8 Simple Steps to a Diabetes Walking Plan

With a little planning, you can create a program to keep you fit for the long term.

a middle aged Black woman and a middle aged white woman enjoy each other's company as they set out for a walk in the park

Updated on February 28, 2024.

Walking is one of the easiest, lowest-impact exercises you can do. A walking plan can help you get fit, feel more energized, and reach fitness goals while you manage your diabetes. 

Many experts encourage people to walk 10,000 steps daily (roughly equivalent to about 5 miles) for optimal health and fitness. But there’s actually not much evidence to support 10,000 as a magic number. Plus, if you’re new to your fitness regimen, 10,000 can be a tall order.

The good news is that you can benefit from increasing your daily step count no matter your starting point. A 2020 review of studies published in the International Journal of Behavioral Nutrition and Physical Activity found that for each increase of 1,000 daily steps, participants saw significant decreases in risk of heart disease and overall mortality risk.

Looking for a milestone to aim for? Research shows that the health benefits really start to kick in around 7,000 steps per day.

The benefits of walking for people with diabetes have an even greater impact. Walking just 30 minutes every day can improve blood glucose control, in part by helping muscles absorb sugar from the bloodstream. Walking for fitness also can help people at risk for diabetes maintain a healthy weight and improve cholesterol levels. 

The health benefits of walking are countless, so what are you waiting for? Use these simple steps to create your own diabetes walking program: 

Step 1: Gear up

You don’t need much to get out the door and start walking, but it’s important to consider a few things. First, be sure you have the right shoes. Proper walking shoes make a big difference for comfort, endurance, and injury prevention to the feet and joints, which is particularly important for people with diabetes. Ask your healthcare provider (HCP) what shoes are best for you, and if your insurance will help cover the cost.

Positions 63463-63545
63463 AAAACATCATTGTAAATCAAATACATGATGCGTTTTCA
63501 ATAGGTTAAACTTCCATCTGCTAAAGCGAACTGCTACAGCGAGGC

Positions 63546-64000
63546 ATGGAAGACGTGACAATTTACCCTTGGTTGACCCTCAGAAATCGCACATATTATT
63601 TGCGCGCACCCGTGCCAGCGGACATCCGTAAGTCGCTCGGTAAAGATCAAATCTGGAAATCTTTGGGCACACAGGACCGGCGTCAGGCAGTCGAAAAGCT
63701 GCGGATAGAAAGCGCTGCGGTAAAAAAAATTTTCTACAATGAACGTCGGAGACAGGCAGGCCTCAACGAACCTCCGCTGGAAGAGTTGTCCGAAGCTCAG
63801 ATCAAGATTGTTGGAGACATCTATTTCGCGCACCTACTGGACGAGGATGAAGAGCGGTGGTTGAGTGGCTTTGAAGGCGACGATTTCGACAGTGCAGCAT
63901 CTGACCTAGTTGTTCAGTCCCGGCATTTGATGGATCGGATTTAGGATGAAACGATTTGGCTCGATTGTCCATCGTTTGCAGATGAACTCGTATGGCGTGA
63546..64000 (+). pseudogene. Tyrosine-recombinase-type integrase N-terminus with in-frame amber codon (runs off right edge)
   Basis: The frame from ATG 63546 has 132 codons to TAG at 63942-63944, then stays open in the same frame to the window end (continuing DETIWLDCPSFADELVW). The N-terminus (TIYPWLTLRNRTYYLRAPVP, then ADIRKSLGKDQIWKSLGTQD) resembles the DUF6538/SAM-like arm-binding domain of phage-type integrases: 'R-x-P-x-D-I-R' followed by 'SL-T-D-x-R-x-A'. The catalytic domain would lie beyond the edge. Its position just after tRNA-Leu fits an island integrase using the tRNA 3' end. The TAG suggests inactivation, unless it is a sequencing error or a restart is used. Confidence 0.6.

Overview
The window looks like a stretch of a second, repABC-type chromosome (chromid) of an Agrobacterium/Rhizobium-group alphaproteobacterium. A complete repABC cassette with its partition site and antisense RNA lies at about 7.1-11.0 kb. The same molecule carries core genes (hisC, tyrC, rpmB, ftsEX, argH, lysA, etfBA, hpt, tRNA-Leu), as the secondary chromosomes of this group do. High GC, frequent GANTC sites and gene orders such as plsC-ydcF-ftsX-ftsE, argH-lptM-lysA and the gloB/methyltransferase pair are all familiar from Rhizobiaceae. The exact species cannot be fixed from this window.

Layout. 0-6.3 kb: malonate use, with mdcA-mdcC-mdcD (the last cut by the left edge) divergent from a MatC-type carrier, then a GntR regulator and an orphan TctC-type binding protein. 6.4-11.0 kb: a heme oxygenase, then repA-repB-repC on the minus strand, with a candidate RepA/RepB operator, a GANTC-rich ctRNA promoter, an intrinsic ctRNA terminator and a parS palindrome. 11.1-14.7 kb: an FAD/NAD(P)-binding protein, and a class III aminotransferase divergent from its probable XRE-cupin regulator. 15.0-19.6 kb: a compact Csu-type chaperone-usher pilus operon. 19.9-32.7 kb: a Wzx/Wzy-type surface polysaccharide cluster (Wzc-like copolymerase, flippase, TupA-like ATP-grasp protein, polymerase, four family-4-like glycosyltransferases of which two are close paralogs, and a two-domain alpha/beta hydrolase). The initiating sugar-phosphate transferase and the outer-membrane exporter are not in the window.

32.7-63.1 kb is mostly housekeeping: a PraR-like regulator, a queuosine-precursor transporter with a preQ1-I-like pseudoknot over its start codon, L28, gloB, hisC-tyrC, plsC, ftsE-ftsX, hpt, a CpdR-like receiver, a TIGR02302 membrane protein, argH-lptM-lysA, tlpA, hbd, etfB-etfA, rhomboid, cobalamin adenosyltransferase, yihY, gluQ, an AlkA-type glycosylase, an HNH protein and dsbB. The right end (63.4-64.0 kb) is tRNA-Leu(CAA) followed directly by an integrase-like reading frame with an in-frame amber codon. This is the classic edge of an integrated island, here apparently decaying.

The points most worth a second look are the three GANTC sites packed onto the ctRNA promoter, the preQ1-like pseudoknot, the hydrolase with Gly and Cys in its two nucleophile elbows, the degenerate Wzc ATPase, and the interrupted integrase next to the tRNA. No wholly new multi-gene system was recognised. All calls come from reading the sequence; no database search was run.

Step 2: Set a goal

"Realistic goals are the key to any program," says Jeff Salvage, race walking expert, coach, and founder of Racewalk.com. Your goal can be a distance, a target weight, or the number of times you want to walk each week.

Be sure to get the green light from an HCP before you start a fitness regimen to address any health concerns you might have. 

Step 3: Start slow

If you've been sedentary for a long time, start slowly. "Building up gradually is key," says Salvage. For the first six weeks, try to walk 3,000 steps a day. Over time, increase how many steps you take during each walk.

"Slow progress really starts to mount," Salvage notes. "Think about it like putting a little money at a time into a savings account. It all adds up." 

Step 4: Work on your posture

"Look at walking as part of a larger health activity and include core exercises to straighten you up," Salvage says.

Two of the best and simplest core-strengthening exercises to improve posture are the plank and glute bridge.

To do a plank, begin lying face-down on the floor and lift up to support your body on your elbows and forearms with your toes supporting your lower body. For more of a challenge, lift onto your palms as if you were about to do a pushup. To make the move a little easier, stay on your forearms and lower your knees to touch the floor. Either way, make sure to keep a straight line from your head to your heels (or your knees). Hold for as many beats as you can and remember to breathe deeply as you go.

To do a glute bridge, begin lying on your back, feet flat on the floor with your legs bent to 90 degrees. Lift your butt, hips, and lower back off the floor until your body forms a straight line from your knees to your shoulders, which remain in contact with the floor. Keeping your hips elevated, hold the position as you breathe deeply.

Step 5: Watch your form

As you set out walking, keep your body upright and watch your posture.